Our mental health is linked to our environment
We are living in a geologic epoch informally known as the “Anthropocene”. Scientists from the Anthropocene Working Group will meet later this year to consider the evidence before arriving at a formal decision about the epoch's name. What is being discussed and evaluated, is the degree to which human (anthropos) activity has been the dominant influence on climate and the environment.
In addition to the geological impact we have made on the planet, I would also like to see more discussion about what impact the present state of the planet is having on us. In other words, what are the psychological implications of actually living in the Anthropocene?
One hallmark of this epoch is the rapid rate at which animal species are becoming extinct. Species have always gone extinct, but not at the current rate. Since the 1500s there have been at least 870 official extinctions recorded. Within living memory, we have witnessed the functional extinction of the Baiji river dolphin, the Tasmanian tiger, the quagga (a type of zebra), the passenger pigeon, the western black rhino and many more.
What is particularly painful about these more recent losses is that these species went extinct after the popularisation of photography. We can gaze upon photos of these beautiful creatures and see exactly just what we have lost. In psychological theories, loss – especially avoidable loss – gives rise to sadness, grief and even depression.
There are now so many creatures on the endangered species list that some scientists are suggesting that we are on the precipice of a mass extinction – when more than 75 per cent of known species die out. The last mass extinction was about 65 million years ago, when the dinosaurs vanished. In psychological theories, the threat of loss gives rise to anxiety, fear and even panic.
Another characteristic of our Anthropocene epoch is the idea of anthropogenic climate change. The wide dissemination of information and ideas concerning global warming have given birth to the term “eco-anxiety”. This is when concerns about climate change escalate into extreme and maladaptive levels of emotional distress. This could take the form of excessive guilt about our own ecological transgressions, extreme anger about the misbehaviour of others, and persistent and unhealthy worry about the prospect of environmental catastrophes.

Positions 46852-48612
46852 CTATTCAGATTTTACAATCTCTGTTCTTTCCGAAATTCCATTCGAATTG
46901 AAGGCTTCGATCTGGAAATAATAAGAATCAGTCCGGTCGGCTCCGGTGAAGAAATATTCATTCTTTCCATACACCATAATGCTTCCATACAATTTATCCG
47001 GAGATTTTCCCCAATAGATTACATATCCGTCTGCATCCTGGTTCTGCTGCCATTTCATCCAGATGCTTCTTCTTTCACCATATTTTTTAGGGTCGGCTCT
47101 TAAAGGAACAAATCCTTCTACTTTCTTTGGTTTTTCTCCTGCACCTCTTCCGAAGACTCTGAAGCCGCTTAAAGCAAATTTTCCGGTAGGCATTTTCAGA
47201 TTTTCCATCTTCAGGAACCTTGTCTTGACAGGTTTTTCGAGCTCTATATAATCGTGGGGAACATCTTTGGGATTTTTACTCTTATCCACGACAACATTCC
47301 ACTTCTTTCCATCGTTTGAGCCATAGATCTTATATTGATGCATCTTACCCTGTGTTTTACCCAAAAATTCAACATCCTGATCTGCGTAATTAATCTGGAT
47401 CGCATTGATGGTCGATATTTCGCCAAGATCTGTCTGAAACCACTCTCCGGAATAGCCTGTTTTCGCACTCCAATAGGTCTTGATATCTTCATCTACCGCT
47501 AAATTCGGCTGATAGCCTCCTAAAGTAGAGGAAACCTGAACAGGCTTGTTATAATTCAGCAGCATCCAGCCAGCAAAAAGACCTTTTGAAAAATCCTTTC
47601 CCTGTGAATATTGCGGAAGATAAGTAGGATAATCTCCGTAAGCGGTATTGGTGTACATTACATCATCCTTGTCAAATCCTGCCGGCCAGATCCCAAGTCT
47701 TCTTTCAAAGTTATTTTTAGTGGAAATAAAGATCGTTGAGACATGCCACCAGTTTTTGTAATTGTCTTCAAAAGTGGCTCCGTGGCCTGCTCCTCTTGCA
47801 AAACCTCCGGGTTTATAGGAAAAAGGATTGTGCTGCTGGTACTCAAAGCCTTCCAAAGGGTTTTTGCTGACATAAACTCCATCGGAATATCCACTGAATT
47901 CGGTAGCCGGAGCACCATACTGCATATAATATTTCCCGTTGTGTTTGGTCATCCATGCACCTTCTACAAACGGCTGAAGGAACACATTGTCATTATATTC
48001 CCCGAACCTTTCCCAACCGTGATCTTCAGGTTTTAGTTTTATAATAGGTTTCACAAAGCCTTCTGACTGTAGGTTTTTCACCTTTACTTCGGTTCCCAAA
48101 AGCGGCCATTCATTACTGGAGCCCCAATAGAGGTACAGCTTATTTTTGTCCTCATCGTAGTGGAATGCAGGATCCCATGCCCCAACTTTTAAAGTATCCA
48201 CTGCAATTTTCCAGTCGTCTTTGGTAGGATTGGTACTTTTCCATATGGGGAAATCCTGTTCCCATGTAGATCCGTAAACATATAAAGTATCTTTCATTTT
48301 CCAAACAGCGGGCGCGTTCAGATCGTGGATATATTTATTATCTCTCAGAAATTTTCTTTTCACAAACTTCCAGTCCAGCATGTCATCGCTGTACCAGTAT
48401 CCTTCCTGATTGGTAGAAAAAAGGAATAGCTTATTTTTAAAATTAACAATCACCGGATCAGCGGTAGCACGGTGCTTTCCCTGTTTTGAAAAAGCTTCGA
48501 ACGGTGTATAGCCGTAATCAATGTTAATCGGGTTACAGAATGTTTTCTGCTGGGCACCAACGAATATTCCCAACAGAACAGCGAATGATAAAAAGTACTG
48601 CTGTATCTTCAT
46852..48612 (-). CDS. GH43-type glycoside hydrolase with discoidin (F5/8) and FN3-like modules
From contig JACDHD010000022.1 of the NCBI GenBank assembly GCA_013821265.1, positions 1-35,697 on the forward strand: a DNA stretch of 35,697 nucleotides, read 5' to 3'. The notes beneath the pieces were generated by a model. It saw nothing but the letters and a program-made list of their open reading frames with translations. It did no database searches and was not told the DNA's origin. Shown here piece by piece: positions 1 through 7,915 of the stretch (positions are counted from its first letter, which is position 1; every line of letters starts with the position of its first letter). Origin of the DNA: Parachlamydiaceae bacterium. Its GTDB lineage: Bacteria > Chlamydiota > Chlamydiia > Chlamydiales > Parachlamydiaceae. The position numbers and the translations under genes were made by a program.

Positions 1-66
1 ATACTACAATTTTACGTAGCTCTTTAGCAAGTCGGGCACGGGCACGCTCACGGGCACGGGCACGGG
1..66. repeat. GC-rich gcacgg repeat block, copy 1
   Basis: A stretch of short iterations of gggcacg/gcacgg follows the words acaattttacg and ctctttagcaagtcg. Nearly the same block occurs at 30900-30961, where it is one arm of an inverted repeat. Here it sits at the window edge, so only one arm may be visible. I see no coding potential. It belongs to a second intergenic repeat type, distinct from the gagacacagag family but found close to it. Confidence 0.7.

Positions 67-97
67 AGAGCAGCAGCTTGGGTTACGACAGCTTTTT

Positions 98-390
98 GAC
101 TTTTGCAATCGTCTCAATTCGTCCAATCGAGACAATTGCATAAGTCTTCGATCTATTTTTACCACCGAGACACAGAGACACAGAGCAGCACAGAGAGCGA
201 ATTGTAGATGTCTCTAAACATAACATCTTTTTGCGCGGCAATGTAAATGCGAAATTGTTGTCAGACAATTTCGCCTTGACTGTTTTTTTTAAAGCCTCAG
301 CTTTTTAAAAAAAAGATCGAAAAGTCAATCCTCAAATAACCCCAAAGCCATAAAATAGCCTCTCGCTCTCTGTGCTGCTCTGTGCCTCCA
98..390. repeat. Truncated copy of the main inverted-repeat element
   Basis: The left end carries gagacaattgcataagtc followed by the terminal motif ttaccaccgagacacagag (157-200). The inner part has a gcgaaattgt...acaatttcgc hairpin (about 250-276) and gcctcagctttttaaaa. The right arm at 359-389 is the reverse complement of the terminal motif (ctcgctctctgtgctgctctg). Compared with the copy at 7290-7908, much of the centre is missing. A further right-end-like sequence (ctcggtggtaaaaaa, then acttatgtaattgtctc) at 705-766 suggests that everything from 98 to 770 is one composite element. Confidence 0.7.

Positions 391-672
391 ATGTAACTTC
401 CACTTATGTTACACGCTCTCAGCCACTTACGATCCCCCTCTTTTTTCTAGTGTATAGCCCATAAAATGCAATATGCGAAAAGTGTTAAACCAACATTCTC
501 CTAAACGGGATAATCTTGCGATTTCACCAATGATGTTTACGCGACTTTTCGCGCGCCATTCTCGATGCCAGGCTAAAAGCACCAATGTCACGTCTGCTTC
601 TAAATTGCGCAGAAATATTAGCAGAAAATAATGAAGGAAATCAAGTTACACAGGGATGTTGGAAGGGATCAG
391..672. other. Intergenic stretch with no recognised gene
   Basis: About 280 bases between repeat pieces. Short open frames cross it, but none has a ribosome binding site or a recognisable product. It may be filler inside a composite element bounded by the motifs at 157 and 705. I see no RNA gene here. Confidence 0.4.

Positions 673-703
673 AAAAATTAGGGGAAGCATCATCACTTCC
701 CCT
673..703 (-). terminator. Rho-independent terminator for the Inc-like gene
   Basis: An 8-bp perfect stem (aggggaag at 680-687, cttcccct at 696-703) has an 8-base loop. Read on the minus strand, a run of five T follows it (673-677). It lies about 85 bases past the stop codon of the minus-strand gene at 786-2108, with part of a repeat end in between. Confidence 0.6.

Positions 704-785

In 2011, the American Psychological Association published a paper titled The Psychological Impacts of Global Climate Change. This article aimed to spell out some of the likely psychological consequences of climate change. The paper argued that individuals experiencing extreme weather events – cyclones, floods, droughts and heatwaves – will often be traumatised by such experiences. It suggested that even witnessing the devastation of extreme weather events via the media could negatively impact emotional well-being, especially where there is uncertainty about the future safety of their own locale. In short, climate change has clear emotional and psychosocial impacts; it is as much about psychology as it is about biodiversity and geophysics.
Psychological well-being has a reciprocal relationship with the health and integrity of the natural environment. If our environment hurts, ultimately we hurt. Our natural environment makes important contributions to our mental health and well-being. Efforts aimed at preventing mental illness and promoting psychological health would be wise to align themselves with environmental conservation initiatives.
When the hammour is no more, how will you feel? When the Arabian leopard goes extinct, how will you feel? When the only place you can see an Arabian oryx is in a zoo, how will you feel?
There is a very real psychological cost to the unsustainable pursuit of happiness. That price is depression, panic and trauma. The Anthropocene is evidence that we can change the world. Can we now change for the better?
Dr Justin Thomas is an associate professor at Zayed University
On Twitter: @DrJustinThomas
Updated: July 31, 2016 04:00 AM